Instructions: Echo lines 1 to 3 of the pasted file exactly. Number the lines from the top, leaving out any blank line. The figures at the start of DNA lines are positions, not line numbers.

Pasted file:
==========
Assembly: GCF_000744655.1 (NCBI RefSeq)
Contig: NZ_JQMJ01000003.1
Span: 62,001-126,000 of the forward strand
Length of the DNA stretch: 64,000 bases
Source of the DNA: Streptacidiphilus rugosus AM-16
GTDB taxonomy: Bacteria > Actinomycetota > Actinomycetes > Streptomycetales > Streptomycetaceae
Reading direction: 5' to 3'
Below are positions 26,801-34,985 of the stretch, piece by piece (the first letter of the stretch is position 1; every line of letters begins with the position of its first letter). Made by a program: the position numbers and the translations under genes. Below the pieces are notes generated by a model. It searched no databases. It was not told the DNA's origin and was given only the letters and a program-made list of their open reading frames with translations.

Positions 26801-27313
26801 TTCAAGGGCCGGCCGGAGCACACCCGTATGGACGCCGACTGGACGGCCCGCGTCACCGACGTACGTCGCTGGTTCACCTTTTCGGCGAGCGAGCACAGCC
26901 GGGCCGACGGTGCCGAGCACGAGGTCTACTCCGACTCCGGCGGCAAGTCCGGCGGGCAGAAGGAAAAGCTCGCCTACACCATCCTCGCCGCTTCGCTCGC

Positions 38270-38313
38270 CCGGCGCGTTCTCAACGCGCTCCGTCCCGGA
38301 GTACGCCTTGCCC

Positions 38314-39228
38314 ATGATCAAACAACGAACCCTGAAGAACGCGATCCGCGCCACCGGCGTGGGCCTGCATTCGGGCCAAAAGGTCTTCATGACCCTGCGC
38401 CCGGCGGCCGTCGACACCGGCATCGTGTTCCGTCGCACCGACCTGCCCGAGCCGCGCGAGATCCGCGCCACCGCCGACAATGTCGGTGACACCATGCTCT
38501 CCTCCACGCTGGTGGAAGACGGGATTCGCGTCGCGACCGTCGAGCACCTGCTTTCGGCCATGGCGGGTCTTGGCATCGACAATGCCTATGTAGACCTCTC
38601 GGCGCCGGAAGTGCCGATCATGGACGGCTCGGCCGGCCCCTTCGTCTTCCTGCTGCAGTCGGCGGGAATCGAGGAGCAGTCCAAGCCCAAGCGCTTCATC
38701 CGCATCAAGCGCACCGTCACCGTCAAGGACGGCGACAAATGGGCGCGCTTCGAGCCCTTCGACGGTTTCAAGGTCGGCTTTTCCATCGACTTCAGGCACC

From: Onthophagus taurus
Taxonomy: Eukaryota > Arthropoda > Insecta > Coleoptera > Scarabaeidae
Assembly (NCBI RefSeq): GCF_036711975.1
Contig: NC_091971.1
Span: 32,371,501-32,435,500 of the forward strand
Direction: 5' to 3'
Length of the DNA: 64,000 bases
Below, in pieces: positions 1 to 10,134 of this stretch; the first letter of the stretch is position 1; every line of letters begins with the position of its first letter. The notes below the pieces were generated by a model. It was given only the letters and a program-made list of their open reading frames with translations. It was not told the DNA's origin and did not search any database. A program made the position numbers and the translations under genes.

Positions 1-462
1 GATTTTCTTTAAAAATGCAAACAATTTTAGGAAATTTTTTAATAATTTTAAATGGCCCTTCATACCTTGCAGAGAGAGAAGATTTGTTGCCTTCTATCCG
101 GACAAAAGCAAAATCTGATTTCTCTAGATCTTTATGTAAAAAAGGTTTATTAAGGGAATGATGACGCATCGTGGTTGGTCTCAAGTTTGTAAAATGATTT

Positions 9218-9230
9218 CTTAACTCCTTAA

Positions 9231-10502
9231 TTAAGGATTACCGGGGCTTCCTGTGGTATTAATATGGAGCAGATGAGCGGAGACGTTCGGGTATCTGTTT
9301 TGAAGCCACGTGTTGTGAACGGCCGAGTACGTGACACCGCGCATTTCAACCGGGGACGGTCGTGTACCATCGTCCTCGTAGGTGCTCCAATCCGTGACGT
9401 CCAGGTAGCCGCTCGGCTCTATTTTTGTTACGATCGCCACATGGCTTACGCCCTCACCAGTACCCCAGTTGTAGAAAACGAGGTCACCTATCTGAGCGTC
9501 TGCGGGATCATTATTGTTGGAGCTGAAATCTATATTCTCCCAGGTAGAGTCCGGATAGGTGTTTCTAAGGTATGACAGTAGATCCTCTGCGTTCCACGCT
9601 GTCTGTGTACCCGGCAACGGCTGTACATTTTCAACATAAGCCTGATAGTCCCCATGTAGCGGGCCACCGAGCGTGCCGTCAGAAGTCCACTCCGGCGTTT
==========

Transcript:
Assembly: GCF_000744655.1 (NCBI RefSeq)
Contig: NZ_JQMJ01000003.1
Span: 62,001-126,000 of the forward strand